Fixing the running game was supposed to save the Bears. They did that and still lost. Now what?


Matt Nagy was hell-bent on showing Chicago that he wasn’t an idiot. 

After running the ball only seven times in Week 7’s blowout loss to the Saints, the Bears’ coach came into Sunday’s game against Los Angeles clearly looking to prove that he was capable of putting together a more balanced, winning scheme. Nagy stayed true to his word, rushing the ball 38 times against the Chargers – but for the third straight week, the winning will have to wait. 

“Our run game, today, they stepped up,” Nagy said after the 17-16 loss. 

“We ran the ball well today. We did. I think you’d all agree that from what you all have seen the last six weeks of the year – we were better.” 

It was – however uninterested Bears’ fans may be in hearing it – the team’s best running performance of the season. 162 of the offense's 388 total net yards came on the ground – it’s how they got 12 of their 16 first downs, too. Rookie running back David Montgomery went over 100 yards for the first time in his NFL career, finishing with 135 on 27 rushes (5.0 average). He would also score the Bears’ only touchdown of the game on a four-yard run in the third quarter.

“Our guys blocked well, and 32, you guys saw, he ran hard,” Nagy said. “He runs hard. He's a hard runner. Then when we had an opportunity to take some shots downfield, we made the most of it. Our guys made some plays and turnovers got us.”

“He had a heck of a game,” Allen Robinson said. “I’ve been saying all the time, when that dude gets the ball, he gets in space, he’s going to make plays. He’s a playmaker. It was fun to see him go today. He has that capability each and every week."

The highlight of Montgomery’s day, a 55-yard gain in the 3rd quarter, was the first 50+ yard run for a Bears running back since Jordan Howard got 53 against the Ravens in Week 6 of 2017.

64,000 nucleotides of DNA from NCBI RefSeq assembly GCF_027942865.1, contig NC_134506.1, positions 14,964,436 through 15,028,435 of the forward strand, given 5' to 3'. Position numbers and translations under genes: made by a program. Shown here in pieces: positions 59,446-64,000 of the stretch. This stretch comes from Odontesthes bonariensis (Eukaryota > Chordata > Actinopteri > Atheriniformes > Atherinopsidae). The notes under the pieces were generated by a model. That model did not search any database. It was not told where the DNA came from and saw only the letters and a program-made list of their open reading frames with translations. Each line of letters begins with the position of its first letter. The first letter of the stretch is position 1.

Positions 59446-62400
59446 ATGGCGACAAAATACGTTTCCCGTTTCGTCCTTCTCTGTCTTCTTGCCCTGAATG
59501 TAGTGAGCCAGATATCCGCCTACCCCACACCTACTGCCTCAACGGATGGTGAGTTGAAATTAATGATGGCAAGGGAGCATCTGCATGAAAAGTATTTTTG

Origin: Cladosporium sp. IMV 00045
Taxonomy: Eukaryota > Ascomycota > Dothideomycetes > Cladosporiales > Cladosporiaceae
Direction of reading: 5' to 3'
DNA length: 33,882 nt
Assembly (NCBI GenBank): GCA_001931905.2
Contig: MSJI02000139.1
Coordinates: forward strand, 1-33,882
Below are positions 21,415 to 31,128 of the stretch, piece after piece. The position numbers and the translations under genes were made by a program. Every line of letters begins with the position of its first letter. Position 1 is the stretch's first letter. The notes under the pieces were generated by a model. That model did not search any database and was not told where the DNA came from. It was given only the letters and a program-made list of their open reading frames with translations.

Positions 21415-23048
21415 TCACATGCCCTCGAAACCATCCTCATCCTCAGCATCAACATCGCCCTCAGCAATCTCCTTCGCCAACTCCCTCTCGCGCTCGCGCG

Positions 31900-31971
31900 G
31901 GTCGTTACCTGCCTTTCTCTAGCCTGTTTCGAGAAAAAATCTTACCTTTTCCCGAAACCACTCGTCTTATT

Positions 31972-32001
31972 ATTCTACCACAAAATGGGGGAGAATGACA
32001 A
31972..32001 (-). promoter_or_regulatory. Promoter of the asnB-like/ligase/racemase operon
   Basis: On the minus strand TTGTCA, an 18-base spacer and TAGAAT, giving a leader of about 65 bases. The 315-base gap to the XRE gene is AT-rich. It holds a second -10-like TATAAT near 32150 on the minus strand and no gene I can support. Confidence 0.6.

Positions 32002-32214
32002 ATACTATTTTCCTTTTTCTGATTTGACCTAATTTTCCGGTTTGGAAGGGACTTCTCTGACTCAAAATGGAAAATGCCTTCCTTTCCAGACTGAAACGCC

“The game was just going the way of rushing,” Montgomery said. “That was the flavor of the day today. It was working, we just came up short.” 

“It always helps having that balance as an offense,” Mitch Trubisky said. “We're moving the ball, staying on the field, staying in 3rd and manageable. It definitely helps, and it opened up a lot of things in the pass game. I know it helps our linemen because they did a great job creating those holes all game, and it gives them confidence running the ball and in the pass game.” 

While there’s certainly optimism about the improved run game, it can hardly hold its weight against the half-dozen other issues currently sinking the Bears. After the Saints loss, Nagy spent a good bit of time getting hounded about his choices. The company line at Halas Hall all week was about getting Montgomery and Tarik Cohen involved, and how that was supposed to be the key to reopening Club Dub. On the surface, Sunday’s effort represents a promised fulfilled.  

And yet on Sunday afternoon, the Bears still found themselves in the same place they’ve been all month: watching the glow of a once-promising season grow dimmer by the week. 

“Well, you have to figure out really where you're at with your leaders,” Nagy said. “And then throughout the week -- you don't change much. You understand that there's some things that you've got to change schematically, I think. That's where there might be some minor changes here or there.

“This is just all about motivation. This is all about people caring, and this is all about us in tough times relying on one another.”

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